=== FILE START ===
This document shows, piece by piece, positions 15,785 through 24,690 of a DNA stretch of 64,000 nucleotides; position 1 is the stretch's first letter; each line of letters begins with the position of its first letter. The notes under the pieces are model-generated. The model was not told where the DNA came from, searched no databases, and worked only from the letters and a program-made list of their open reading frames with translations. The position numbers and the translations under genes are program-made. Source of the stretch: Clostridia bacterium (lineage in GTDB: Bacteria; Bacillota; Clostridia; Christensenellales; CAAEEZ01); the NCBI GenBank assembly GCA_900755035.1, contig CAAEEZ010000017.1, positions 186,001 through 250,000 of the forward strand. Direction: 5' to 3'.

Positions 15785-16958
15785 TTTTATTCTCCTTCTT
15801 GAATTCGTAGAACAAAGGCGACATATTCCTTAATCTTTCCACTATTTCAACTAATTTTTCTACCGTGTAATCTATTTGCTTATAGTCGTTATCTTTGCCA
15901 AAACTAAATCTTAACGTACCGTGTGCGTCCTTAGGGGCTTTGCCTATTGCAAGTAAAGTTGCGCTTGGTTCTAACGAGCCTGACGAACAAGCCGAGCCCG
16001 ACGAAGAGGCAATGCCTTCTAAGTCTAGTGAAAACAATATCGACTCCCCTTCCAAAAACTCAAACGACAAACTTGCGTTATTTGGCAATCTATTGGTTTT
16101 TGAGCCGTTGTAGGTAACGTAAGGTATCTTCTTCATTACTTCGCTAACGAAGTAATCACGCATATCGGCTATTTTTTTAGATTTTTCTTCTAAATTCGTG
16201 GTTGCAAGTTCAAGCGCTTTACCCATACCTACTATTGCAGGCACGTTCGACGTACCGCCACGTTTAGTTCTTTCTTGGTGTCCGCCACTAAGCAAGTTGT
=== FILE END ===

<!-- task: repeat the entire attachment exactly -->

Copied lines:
This document shows, piece by piece, positions 15,785 through 24,690 of a DNA stretch of 64,000 nucleotides; position 1 is the stretch's first letter; each line of letters begins with the position of its first letter. The notes under the pieces are model-generated. The model was not told where the DNA came from, searched no databases, and worked only from the letters and a program-made list of their open reading frames with translations. The position numbers and the translations under genes are program-made. Source of the stretch: Clostridia bacterium (lineage in GTDB: Bacteria; Bacillota; Clostridia; Christensenellales; CAAEEZ01); the NCBI GenBank assembly GCA_900755035.1, contig CAAEEZ010000017.1, positions 186,001 through 250,000 of the forward strand. Direction: 5' to 3'.

Positions 15785-16958
15785 TTTTATTCTCCTTCTT
15801 GAATTCGTAGAACAAAGGCGACATATTCCTTAATCTTTCCACTATTTCAACTAATTTTTCTACCGTGTAATCTATTTGCTTATAGTCGTTATCTTTGCCA
15901 AAACTAAATCTTAACGTACCGTGTGCGTCCTTAGGGGCTTTGCCTATTGCAAGTAAAGTTGCGCTTGGTTCTAACGAGCCTGACGAACAAGCCGAGCCCG
16001 ACGAAGAGGCAATGCCTTCTAAGTCTAGTGAAAACAATATCGACTCCCCTTCCAAAAACTCAAACGACAAACTTGCGTTATTTGGCAATCTATTGGTTTT
16101 TGAGCCGTTGTAGGTAACGTAAGGTATCTTCTTCATTACTTCGCTAACGAAGTAATCACGCATATCGGCTATTTTTTTAGATTTTTCTTCTAAATTCGTG
16201 GTTGCAAGTTCAAGCGCTTTACCCATACCTACTATTGCAGGCACGTTCGACGTACCGCCACGTTTAGTTCTTTCTTGGTGTCCGCCACTAAGCAAGTTGT